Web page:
If you’re a regular CarAdvice reader, you might already know about my passion for all things sideways. But how do you actually drift? And can anyone do it?
To find out, we headed to Victoria’s Driver Education Centre of Australia (DECA) in Shepparton with two standard Toyota 86s, two experienced driving instructors with a passion for drifting, and two drivers who have never tried drifting in their lives. We also brought along one of the country’s premier drift stars.
Why Toyota 86s? Well, while I fell in love with drifting more than 10 years ago, since the affordable, rear-wheel-drive Japanese sports car launched in 2012, interest in the smokey sport of drifting has only grown. And why wouldn’t it? The sight, the sound, the smell – it’s a spectacle.
To help us shed some light on the world of drifting, we gathered up three special guests: Driver Dynamics founder Kevin Flynn, a bloke with 26 years experience as a driving instructor; Driver Dynamics instructor and two-time Japanese G1 Drift Champion Chris DeJager; and former Australian Drift Champion, and all around drift veteran, Beau Yates.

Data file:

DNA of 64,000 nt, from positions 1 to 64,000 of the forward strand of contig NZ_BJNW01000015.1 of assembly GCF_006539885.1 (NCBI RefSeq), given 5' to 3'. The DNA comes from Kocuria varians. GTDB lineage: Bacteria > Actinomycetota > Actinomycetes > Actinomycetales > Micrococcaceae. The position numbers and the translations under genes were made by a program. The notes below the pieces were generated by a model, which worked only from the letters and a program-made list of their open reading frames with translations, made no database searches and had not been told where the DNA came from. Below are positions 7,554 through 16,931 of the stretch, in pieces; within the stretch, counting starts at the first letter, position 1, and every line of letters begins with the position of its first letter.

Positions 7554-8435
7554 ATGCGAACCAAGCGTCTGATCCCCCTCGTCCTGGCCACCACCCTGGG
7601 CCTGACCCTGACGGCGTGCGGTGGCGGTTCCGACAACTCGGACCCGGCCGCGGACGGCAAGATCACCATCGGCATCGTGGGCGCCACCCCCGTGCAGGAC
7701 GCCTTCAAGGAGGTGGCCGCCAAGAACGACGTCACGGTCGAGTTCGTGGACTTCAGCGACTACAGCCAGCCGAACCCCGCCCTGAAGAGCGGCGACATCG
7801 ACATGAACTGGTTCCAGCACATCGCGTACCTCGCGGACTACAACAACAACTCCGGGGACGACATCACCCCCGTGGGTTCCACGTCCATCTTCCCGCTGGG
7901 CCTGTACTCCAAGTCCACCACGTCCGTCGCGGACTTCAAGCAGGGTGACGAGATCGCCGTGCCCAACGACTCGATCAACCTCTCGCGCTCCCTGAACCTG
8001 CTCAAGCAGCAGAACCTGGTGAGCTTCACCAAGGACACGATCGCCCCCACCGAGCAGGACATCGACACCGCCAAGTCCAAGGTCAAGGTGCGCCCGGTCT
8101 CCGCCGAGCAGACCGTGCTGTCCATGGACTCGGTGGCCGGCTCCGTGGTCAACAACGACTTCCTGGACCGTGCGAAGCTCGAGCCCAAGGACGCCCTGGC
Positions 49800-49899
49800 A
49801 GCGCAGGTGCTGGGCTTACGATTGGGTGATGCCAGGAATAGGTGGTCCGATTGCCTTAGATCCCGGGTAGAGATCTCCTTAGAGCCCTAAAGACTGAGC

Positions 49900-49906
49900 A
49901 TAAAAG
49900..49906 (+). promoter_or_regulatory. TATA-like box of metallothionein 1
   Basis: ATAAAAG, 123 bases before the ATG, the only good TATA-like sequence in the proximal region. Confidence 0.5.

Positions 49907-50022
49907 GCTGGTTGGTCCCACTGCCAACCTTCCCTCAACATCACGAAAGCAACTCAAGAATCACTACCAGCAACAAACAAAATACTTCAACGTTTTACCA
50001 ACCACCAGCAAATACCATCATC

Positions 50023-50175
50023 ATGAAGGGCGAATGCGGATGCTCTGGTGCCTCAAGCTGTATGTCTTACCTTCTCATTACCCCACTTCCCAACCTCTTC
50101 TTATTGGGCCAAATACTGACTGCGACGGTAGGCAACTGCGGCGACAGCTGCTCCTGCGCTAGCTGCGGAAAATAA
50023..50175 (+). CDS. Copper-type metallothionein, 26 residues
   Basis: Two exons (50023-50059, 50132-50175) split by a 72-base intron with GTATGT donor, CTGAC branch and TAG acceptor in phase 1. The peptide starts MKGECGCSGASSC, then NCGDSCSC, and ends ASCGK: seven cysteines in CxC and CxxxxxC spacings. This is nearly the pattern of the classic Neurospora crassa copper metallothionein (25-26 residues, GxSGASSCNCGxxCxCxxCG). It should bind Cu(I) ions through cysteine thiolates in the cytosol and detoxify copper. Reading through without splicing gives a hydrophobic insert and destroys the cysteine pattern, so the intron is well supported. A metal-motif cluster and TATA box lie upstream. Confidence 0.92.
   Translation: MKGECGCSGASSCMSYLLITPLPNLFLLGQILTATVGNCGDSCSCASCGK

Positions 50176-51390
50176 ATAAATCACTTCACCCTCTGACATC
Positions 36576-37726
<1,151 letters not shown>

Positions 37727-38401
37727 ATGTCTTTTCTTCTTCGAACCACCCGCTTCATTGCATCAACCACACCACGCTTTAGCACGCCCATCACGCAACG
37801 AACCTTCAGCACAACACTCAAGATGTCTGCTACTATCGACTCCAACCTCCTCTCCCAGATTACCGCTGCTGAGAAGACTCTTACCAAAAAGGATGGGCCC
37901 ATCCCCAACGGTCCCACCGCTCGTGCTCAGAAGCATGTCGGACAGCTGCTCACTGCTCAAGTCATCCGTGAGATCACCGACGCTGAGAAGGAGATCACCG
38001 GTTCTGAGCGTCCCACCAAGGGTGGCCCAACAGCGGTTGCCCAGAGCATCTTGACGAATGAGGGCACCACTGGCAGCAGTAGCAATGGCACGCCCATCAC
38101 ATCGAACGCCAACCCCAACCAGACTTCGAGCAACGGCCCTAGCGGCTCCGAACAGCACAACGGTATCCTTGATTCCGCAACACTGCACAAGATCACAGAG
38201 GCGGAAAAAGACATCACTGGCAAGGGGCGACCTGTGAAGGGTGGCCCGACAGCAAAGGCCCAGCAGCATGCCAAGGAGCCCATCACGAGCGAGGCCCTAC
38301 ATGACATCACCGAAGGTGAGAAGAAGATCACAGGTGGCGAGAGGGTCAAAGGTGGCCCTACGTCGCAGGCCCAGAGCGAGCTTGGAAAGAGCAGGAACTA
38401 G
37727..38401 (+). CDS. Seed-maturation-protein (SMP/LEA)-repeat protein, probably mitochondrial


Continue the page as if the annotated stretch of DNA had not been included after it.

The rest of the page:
No stranger to the CarAdvice family, Mandy comes into the challenge with a love of Volkswagens and Porsches and a bit of background in hillclimb – she also completed a Level 2 Driver Dynamics Advanced Driver Training course under the tutelage of Kevin. Kim, on the other hand – a massage therapist by trade – has grown up around cars, but lists the extent of her ‘racing experience’ as rolling cars on the video game Need for Speed. To be clear, though, neither has ever actually tried drifting before.
Blowing minds left, right, and centre from the second it rolls off the trailer and onto the already-tyre-mark-riddled DECA skidpan, is Beau’s competition Toyota 86 drift car.
Reasonably far from the specification of our two standard Toyota 86s – a 2016 Blackline Edition and a top-spec GTS – Beau’s Achilles Hypertune Toyota 86 not only looks the part, it also sounds simply ridiculous.
With a turbocharged 3.0-litre Jhh Racing-built 2JZ Toyota engine under the bonnet (an engine more usually found powering a Toyota Supra), the mental drift-spec 86 weighs around 1280kg (a mere 5kg more than a standard 86), but sends more than 500kW straight to its rear semi-comp Achilles tyres – up around 353kW compared with a standard 86.
Both our $37,990 Blackline Edition and $35,990 GTS are powered by a 147kW/205Nm naturally-aspirated 2.0-litre horizontally-opposed four-cylinder engine, and both drive a limited-slip differential-equipped rear end via a six-speed manual transmission. Keeping things even, the pair also ride on identical 215mm-wide, 45-profile, 17-inch Michelin Primacy HP tyres running identical tyre pressures.